Question Scanning for 2.4/5ghz bands in Windows 10 ?

May 15, 2021
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Hello,

At the office, we have a Bluetooth speaker towards one end of the room. It generally works fine, though recently it's been crackling at times which we consider to be intermittent interference - someone uses a phone, microwave, etc.

I've looked at spectrum analyzers and the upshot I could figure was that you need a wireless dongle in order to scan/watch the 2.4 and 5ghz bands. We'd like to be able to monitor the area and see when the interference spikes, and ideally determine the direction.

I've looked at a number of tools and they basically only scan for actual devices - Bluetooth devices, AP routers, etc. We need something that would not only show those devices, but also extraneous signals from microwaves, phones, etc.

Is this possible with a standard laptop WiFi card (Centrino 6250) and Windows 10? Or would I need to buy a dongle ? (they get pricey!)

Thank you,

Hans
 
You need a spectrum analyses which as you have found can be expensive. The vast majority of the cheap ones are not spectrum analyzers they are no better than the app you can run on a phone that detects wifi signals. They have no ability to detect anything other than the becon messages being sent by a wifi router.

The one exception and I am not 100% this is still true is ubiquiti wifi bridge devices have a feature I think is called airview. I know all their older stuff had this feature but I have not read their site in detail in years so you would have to check. These are directional bridge devices so you can see the signal levels in the direction you are pointing them. I know the one I got only cost about $50. It was a device used for point to point bridge connections but at that time all the radios supported that feature.

Now there are some other devices that also support this. In most cases you must run linux because microsoft thinks they can prevent hackers by not supporting feature that some hardware supports. I have also not stayed current on this, what is key is finding a wifi USB dongle that support this feature. It is not common and it seems the more modern the device is the less likely it is to support this.

The easiest I suspect is to look at ubiquiti and if nothing else buy the older stuff, I think the unit I had was their older airgrid but that is really old.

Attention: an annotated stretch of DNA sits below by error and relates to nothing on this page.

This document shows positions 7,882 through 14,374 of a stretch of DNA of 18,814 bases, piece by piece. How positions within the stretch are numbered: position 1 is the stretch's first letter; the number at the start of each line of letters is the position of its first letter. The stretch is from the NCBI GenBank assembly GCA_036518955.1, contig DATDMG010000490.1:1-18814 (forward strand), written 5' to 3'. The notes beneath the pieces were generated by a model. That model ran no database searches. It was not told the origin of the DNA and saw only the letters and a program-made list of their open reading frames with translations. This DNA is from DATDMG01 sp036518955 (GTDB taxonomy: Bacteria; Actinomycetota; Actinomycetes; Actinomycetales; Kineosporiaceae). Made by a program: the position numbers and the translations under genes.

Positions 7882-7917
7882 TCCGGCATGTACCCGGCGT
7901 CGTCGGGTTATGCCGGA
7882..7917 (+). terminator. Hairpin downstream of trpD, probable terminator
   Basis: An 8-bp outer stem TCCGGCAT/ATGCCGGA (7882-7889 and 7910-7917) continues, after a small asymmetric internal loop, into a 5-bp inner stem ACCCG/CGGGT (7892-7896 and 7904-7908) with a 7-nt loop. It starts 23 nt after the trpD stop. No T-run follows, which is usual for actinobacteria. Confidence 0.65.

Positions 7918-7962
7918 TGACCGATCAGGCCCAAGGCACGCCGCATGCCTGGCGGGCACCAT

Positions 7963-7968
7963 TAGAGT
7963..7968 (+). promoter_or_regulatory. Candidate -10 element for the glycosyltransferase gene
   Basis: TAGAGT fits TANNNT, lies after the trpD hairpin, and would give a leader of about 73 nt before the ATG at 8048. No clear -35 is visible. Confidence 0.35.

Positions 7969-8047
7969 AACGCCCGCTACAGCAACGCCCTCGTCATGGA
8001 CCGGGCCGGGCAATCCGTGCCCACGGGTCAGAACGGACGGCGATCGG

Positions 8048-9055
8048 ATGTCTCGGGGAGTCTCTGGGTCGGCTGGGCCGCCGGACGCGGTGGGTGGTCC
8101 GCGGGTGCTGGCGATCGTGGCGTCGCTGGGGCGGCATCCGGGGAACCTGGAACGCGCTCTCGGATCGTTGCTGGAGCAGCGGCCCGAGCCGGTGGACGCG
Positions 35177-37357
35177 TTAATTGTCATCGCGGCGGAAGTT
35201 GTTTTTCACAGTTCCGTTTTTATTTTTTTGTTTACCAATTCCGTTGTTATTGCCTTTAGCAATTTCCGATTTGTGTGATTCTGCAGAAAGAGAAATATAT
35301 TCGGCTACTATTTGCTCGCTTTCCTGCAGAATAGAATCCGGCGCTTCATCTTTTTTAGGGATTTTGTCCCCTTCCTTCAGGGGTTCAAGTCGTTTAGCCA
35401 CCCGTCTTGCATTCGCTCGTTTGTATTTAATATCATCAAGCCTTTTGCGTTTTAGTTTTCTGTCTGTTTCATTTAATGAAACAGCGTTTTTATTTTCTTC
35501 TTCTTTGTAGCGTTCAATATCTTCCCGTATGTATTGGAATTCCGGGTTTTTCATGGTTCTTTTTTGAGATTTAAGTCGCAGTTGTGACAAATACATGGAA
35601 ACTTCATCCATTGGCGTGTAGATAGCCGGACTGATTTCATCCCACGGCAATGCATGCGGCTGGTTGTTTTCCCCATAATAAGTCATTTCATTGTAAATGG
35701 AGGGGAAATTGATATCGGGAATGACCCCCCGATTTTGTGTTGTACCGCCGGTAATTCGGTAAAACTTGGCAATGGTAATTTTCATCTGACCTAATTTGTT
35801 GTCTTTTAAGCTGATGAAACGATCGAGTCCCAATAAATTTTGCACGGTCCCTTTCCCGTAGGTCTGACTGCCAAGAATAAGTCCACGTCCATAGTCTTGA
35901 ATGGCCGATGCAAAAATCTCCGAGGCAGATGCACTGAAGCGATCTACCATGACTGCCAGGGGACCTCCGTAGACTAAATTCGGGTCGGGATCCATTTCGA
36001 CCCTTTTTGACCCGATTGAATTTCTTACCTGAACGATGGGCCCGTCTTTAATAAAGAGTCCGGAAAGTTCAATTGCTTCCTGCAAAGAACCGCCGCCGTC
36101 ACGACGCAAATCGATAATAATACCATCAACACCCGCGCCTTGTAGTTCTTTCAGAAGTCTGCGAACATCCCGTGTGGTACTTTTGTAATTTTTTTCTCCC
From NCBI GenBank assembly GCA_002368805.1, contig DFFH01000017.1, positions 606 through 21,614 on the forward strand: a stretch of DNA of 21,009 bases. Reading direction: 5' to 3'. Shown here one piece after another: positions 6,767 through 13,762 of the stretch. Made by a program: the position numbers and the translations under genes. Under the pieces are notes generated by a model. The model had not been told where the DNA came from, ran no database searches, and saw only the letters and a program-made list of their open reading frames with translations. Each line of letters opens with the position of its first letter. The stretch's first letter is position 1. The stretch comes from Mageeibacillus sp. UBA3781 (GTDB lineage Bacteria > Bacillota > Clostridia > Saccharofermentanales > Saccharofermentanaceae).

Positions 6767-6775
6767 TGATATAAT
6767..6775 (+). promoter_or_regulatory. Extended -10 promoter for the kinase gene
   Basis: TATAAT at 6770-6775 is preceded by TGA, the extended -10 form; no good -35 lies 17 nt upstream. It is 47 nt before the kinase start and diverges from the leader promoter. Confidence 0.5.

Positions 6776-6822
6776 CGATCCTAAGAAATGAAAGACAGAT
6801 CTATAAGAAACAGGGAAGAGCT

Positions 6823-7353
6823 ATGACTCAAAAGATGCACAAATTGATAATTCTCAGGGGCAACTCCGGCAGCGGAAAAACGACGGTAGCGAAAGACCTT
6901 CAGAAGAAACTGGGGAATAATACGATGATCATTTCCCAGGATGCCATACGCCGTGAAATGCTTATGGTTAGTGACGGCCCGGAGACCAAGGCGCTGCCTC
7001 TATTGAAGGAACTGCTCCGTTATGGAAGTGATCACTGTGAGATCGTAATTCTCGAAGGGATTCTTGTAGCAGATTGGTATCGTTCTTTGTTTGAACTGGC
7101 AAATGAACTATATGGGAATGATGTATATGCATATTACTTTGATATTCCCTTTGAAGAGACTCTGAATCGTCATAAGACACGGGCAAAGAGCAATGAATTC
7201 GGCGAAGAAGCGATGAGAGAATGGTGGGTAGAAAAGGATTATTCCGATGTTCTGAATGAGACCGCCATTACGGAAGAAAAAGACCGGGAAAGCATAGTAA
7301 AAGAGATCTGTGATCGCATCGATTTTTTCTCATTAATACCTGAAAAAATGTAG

May 15, 2021
2
0
10
0
Hi Bill,
You need a spectrum analyses which as you have found can be expensive. The vast majority of the cheap ones are not spectrum analyzers they are no better than the app you can run on a phone that detects wifi signals. They have no ability to detect anything other than the becon messages being sent by a wifi router.
Yeah, that's what I've seen. They only show actual devices and have little info on anything.

The one exception and I am not 100% this is still true is ubiquiti wifi bridge devices have a feature I think is called airview. I know all their older stuff had this feature but I have not read their site in detail in years so you would have to check. These are directional bridge devices so you can see the signal levels in the direction you are pointing them. I know the one I got only cost about $50. It was a device used for point to point bridge connections but at that time all the radios supported that feature.

Now there are some other devices that also support this. In most cases you must run linux because microsoft thinks they can prevent hackers by not supporting feature that some hardware supports. I have also not stayed current on this, what is key is finding a wifi USB dongle that support this feature. It is not common and it seems the more modern the device is the less likely it is to support this.
I've looked for USB dongles (within a reasonable price range) but as you say they're not easy to find. You happen to have any model numbers or brands that would lend themselves best to this? :)

Also, using Linux is no problem. I've looked around at some options there, but from what I can tell it's always about the hardware.

The easiest I suspect is to look at ubiquiti and if nothing else buy the older stuff, I think the unit I had was their older airgrid but that is really old.
I checked out Ubiquiti but it seems a bit high end. I'll keep on the hunt for the right hardware - then of course the problem will be the software :)

Any pointers on the terminology I should use when checking specs of NICs? Promiscuous mode or...?

Thanks Bill, all,

Hans
 
I have not looked in years. The whole concept of wifi sniffing has been dead for a long while since everyone encrypts wifi and even if it is not everyone uses encrypted https web browsers.

I am not sure what makes the difference between a device that can only detect wifi beason message and device that can actually detect say a microwave oven. I know the ubiquiti stuff can see microwave ovens...well kinda it is just a blurry line on the display.
 

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